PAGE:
Sudanese officials bulldoze district’s last standing church
Church leaders in the Southeast say they plan to take legal action
Authorities in Sudan demolished the last remaining church in the country’s southeast Soba Aradi district on Sunday. Soba Al Aradi Church, part of the Sudan Church of Christ, was one of 27 churches fighting a government order mandating the church lands be confiscated and their buildings torn down because they were constructed on land designated for other uses.
The government demolished 12 other churches in the past six years, and has prevented them from constructing new buildings.
Officials from the National Intelligence and Security Service and riot police arrived at the church to begin the demolition Sunday afternoon, Christian Solidarity Worldwide said. The officials tore down the sanctuary, two offices, and the Sunday school center. Intelligence officials also detained and interrogated two church members who refused to unlock the church gates for the demolition crew.
Government officials said they gave the church one week’s notice, but church leaders claim they were not notified of the demolition.
The Sudanese government has said no new churches can be built, and church leaders claim the government has repeatedly refused to issue them building permits whenever they apply. The country’s administrative court recently dismissed a suit filed jointly by all 27 churches against the demolition.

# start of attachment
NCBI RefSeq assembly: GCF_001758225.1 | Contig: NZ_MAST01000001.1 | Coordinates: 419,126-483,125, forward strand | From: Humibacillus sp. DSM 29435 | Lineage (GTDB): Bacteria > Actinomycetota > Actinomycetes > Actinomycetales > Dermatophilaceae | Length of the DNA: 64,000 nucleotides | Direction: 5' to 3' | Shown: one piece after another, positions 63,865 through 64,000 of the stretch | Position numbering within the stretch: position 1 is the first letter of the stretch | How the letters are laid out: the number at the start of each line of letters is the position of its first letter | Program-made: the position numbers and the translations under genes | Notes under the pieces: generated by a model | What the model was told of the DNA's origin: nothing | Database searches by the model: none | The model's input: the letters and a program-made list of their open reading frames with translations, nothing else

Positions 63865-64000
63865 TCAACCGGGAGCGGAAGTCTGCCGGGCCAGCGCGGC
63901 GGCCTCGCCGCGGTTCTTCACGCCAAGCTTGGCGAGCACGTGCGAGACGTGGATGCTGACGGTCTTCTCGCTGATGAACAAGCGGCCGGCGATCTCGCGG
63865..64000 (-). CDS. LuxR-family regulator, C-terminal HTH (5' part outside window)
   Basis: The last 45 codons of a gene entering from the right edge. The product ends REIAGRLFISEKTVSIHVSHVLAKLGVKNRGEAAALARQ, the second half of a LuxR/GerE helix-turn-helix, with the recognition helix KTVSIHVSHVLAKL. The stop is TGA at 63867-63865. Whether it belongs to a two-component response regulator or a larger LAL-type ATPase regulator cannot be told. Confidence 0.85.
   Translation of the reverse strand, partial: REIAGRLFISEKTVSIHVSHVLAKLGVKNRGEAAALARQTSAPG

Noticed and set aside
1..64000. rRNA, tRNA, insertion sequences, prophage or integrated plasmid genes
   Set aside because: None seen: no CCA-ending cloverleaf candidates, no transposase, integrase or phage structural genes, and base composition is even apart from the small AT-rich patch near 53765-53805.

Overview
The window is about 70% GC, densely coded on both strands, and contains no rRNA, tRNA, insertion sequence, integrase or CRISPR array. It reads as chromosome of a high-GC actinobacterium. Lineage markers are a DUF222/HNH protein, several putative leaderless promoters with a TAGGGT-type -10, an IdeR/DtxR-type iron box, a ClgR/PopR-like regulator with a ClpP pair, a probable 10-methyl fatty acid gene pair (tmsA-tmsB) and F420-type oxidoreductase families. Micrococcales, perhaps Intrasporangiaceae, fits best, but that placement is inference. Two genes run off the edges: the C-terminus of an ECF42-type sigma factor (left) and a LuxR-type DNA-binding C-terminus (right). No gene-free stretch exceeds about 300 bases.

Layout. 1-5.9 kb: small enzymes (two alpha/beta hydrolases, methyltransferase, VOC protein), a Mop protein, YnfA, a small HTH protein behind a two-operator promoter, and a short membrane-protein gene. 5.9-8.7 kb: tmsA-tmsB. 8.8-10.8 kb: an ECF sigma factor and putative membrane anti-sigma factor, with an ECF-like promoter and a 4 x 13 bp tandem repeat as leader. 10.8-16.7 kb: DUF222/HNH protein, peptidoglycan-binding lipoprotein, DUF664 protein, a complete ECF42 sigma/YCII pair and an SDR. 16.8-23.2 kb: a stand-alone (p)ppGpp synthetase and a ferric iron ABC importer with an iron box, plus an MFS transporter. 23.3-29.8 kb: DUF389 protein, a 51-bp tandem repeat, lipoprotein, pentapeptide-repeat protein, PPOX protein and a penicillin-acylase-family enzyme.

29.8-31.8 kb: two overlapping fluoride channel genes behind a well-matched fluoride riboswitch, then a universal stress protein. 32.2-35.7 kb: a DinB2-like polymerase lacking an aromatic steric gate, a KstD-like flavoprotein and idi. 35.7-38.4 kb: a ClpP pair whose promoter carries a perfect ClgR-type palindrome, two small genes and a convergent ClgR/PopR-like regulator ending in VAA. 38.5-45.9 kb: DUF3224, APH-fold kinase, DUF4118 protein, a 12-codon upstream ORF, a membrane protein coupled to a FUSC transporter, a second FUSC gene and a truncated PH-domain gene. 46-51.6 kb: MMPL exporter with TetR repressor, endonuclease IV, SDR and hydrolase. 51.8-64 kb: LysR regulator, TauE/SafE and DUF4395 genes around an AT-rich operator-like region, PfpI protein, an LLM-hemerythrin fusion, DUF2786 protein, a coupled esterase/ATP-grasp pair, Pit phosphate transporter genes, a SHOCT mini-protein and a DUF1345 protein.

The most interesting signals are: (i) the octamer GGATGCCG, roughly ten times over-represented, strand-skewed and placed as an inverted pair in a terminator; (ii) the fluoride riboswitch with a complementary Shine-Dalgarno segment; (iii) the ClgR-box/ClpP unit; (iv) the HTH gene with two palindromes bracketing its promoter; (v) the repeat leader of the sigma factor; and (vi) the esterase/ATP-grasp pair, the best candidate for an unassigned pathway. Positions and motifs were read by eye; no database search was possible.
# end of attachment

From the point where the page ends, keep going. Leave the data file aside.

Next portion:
Christians in the community told Christian Solidarity Worldwide the Soba Aradi district once had 13 churches across denominations before demolitions began in 2011 under a government redevelopment plan.
Middle East Concern, a nonprofit that advocates for religious freedom, said the church plans to take legal action against the state for the demolition. Church members have said they will continue holding their weekly prayer meetings by the rubble.
Sudan ranks fifth on Open Door’s 2017 World Watch List that includes 50 of the most difficult countries for Christians. The United States Commission on International Religious Freedom last month recommended that the United States again designate Sudan among the top 10 countries of particular concern. The report has listed Sudan as a country of particular concern for the past 17 years.
Sudanese Christians continue to face persistent attacks in the country. In April, a group stabbed and killed an elder of the Sudan Evangelical Presbyterian Church (SEPC) during a peaceful protest at a church-run school. School teachers and other Christians were protesting the unauthorized sale of the church’s land. A police-backed mob later broke into the church and arrested the guard’s wife and three children.
Mervyn Thomas, the chief executive of Christian Solidarity Worldwide, described the ongoing church demolitions and lack of due process as alarming. Thomas called on the international community to ensure Sudan’s government respects its citizens’ right to freedom of religion or belief.
“While the government continues to present these cases as a purely administrative matter, the fact remains that the destruction of houses of worship violates all international norms, as does the use of excessive force on civilians who are peaceably exercising their right to worship in communion with others,” Thomas said in a statement.
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